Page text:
Recycling Program salvages 178.5 tons of waste

By Heather Scroering

While the college has referred to the Recycling Program in its sustainability plan as “arguably the most robust sustainability-related program at Columbia,” the 10-person operation has been recommended for reorganization since the beginning of the prioritization process.

Though the program faces possible staff cuts and decreased funding, the student-operated organization recycled approximately 48 percent of waste on campus—or 404,067 pounds—during the 2010–2011 academic year, according to the program’s annual report.

“[Recycling] needs a dedicated staff,” said John Wawrzaszek, recycling manager of Facilities and Operations. “You can’t just throw batteries and electronics and light bulbs into one bin and put it into a dumpster. All of that has to be separated [and] boxed.”

According to the report, the vast majority of the recycled waste was paper, approximating 343,945 pounds of the total. The second largest category included in the total was computers at 24,386 pounds.

The college’s total garbage waste was 839,115 pounds, the report said. While the college did recycle 48 percent of waste, the highest total in the last five years, the total amount of paper is down from previous years. The program recycled five more tons of paper in 2008–2009 with 177 tons, compared to 173 tons in 2009–2010, according to the document.

Not included in the diversions was recycled construction waste from building on campus. According to Wawrzaszek, the city requires that 50 percent or more of construction waste, such as brick and concrete, be reused. While the Recycling Program did not recycle the waste, haulers recycled approximately 83 percent of it, or 199 of 239 tons.

The program also recycled 6.5 tons of mixed materials, down by two tons from the previous year, as it recycled 8.5 tons in 2009–2010.

Wawrzaszek gave two reasons for the decrease: waste hauling companies that calculate waste by month and waste minimization.

Reports from hauling companies estimate both the garbage and recycled waste using approximation formulas based on national averages, Wawrzaszek said.

He added that the college has changed companies during the years, and each company likely has a different way of calculating.

“I would love if we were able to weigh our materials, but we don’t have staff for that,” Wawrzaszek said. “It’s a lot of guess work, and we just kind of have to rely on whatever we’ve been given from the companies who take on the material.”

He also believes the college has been more mindful of sustainability and is producing less trash.

Though the program recycled more waste last year than ever before, Wawrzaszek is concerned that the percentage will decrease because of the prioritization process.

Vice President of Campus Environment Alicia Berg slated the program for “restructure/reorganize/consolidate” in her prioritization recommendations and suggested that housekeeping integrate recycling paper and mixed materials.

“That’s a lot of extra material,” Wawrzaszek said. “For some of the cleaners, they’re not just picking up garbage. They’re wiping down tables and making sure the bathrooms are clean. Paper is heavy, cardboard has to be broken down. Those are things that are going to be put on someone else’s plate if this is [implemented].”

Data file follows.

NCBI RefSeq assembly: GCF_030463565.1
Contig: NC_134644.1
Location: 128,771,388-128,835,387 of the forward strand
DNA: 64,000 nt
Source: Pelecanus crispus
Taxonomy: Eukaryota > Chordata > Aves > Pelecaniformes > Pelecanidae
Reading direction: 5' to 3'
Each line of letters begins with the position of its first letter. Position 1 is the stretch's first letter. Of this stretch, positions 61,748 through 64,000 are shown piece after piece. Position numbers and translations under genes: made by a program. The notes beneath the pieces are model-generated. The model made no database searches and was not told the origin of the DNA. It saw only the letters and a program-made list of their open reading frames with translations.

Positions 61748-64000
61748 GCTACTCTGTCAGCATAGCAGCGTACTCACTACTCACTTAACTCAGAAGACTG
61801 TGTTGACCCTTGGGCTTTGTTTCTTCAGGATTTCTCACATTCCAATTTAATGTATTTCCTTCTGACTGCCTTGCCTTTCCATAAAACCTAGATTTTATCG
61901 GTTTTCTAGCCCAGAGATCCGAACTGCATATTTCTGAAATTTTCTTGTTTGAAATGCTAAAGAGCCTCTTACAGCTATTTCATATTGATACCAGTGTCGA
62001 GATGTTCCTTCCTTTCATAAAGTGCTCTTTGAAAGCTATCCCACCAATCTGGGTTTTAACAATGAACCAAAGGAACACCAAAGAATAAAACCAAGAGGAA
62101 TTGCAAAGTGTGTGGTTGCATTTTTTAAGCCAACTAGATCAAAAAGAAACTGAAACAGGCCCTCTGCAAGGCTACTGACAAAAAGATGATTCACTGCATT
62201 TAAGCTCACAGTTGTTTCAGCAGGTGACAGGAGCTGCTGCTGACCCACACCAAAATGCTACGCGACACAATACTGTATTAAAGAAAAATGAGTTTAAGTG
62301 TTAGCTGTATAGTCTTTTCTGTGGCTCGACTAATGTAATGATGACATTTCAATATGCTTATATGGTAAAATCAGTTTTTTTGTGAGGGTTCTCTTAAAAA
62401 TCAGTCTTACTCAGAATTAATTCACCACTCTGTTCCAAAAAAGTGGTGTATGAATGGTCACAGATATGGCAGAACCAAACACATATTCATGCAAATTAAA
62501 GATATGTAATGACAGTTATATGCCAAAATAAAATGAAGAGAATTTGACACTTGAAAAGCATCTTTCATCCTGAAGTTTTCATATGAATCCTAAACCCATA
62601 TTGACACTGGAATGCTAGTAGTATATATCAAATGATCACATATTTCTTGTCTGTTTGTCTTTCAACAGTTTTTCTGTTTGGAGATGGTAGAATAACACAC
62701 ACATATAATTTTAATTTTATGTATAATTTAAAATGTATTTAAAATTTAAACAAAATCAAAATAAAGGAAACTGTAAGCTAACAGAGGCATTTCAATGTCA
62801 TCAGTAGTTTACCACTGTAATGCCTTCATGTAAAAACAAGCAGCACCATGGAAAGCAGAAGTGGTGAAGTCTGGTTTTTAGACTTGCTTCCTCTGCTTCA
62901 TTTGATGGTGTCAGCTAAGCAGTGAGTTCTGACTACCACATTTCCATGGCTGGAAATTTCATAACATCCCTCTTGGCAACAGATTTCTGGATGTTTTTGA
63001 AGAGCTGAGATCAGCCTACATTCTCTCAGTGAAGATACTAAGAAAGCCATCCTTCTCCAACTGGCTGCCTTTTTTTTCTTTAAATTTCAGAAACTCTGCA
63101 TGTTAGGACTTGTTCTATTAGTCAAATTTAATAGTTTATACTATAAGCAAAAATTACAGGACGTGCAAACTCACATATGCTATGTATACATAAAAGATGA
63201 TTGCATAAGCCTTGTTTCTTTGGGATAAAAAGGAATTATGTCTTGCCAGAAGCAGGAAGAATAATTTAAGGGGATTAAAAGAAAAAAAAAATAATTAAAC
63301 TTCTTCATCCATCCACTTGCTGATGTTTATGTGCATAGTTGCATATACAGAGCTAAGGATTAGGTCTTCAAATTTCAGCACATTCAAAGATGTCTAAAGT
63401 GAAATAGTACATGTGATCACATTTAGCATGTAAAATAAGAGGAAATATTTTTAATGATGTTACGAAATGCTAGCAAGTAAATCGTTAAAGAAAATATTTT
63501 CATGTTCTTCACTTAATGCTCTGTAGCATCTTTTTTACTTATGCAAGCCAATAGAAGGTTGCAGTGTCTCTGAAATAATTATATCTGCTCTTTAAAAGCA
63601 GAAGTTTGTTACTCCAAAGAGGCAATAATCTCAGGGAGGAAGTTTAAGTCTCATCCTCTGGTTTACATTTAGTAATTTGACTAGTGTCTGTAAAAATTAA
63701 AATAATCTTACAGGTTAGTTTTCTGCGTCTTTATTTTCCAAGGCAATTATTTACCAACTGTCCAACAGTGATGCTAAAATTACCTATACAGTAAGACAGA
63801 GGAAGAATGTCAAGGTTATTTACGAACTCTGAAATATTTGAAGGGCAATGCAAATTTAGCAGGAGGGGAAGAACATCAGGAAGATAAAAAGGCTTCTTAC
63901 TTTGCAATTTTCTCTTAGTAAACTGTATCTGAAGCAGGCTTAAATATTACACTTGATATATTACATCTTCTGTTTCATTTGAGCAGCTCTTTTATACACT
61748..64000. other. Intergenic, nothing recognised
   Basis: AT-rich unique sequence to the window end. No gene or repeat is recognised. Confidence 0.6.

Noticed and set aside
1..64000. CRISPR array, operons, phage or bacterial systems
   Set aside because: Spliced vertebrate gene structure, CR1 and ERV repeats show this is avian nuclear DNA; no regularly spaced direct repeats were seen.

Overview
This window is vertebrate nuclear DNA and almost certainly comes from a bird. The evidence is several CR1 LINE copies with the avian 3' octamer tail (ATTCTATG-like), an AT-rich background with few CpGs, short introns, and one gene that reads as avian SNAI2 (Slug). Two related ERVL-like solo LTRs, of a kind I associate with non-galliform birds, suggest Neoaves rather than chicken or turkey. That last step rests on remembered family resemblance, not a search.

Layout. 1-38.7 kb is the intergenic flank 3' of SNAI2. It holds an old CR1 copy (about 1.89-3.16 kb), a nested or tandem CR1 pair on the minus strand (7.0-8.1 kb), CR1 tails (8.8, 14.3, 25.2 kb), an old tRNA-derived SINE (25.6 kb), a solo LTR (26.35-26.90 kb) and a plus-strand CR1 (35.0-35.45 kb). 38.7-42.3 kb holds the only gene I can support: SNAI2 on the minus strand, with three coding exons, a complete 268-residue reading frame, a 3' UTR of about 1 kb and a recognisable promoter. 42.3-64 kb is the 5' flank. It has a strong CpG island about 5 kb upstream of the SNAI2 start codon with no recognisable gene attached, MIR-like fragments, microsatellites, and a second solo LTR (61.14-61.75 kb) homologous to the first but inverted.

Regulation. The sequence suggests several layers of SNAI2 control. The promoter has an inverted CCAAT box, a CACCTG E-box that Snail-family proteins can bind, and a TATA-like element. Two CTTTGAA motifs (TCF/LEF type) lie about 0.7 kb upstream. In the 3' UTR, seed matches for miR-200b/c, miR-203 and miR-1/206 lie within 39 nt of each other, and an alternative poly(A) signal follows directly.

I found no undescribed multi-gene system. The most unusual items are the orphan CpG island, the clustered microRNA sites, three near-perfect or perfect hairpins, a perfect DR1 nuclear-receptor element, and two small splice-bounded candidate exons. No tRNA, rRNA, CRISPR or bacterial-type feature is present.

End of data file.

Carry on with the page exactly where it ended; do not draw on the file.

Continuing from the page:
If the recommendation is enacted, Wawrzaszek said he is unsure how he will keep track of the waste housekeeping recycles since the Recycling Program will no longer be managing the task.

The document also stated that the proposed change would most likely include staff cuts.

Wawrzaszek, a 2003 graduate of Columbia’s Radio Department, said the Recycling Program is completely student-centered with only eight student workers and alumnus Neale Baldyga as the Recycling Outreach coordinator. Reductions could result in the staff being cut in half.

Wawrzaszek added that his staff was already cut down from 12 when the budgets came out in 2010. He is worried that cutting staff will be a disservice to students who live off of their student worker wage.

Wawrzaszek said he does not believe the Recycling Program was fairly represented in the prioritization process but declined to comment further.

Donyiel Crocker, assistant to the associate vice president of Facilities and Construction and a Support & Operations team member, said she believes cutting down the collection duties of the students working for the Recycling Program will free up time for them to plan more ways the college can practice sustainability.

“We were looking at more efficient ways to do things,” Crocker said. “The students are doing great work, but to be honest they could be doing even greater work, working with something more than just collecting and actually looking into more ways for us to be sustainable.”

However, none of the recommendations for the Recycling Program suggest plans other than cuts and reductions.

The Recycling Program started a “Green Seal Approved” initiative in spring 2011 for events on campus to promote mindfulness of waste minimization, according to the annual report.

In order for an event to qualify, it must meet a list of “green” criteria in three areas: catering, promotion and education.

Guidelines in catering include using reusable dishes and compostable foods. For promotions, event planners can print less marketing material, use recycled paper and take posters to a recycling bin after the event.

Wawrzaszek said he hopes to include recycling initiatives occurring within other departments in future annual reports, such as when departments make efforts to reduce paper use.

“I would love if every other department that does specific recycling things would let us know because we can put it in our report,” he said. “[If] it’s getting recycled, I’d like to report that.”

To view the full Recycling Program annual report, visit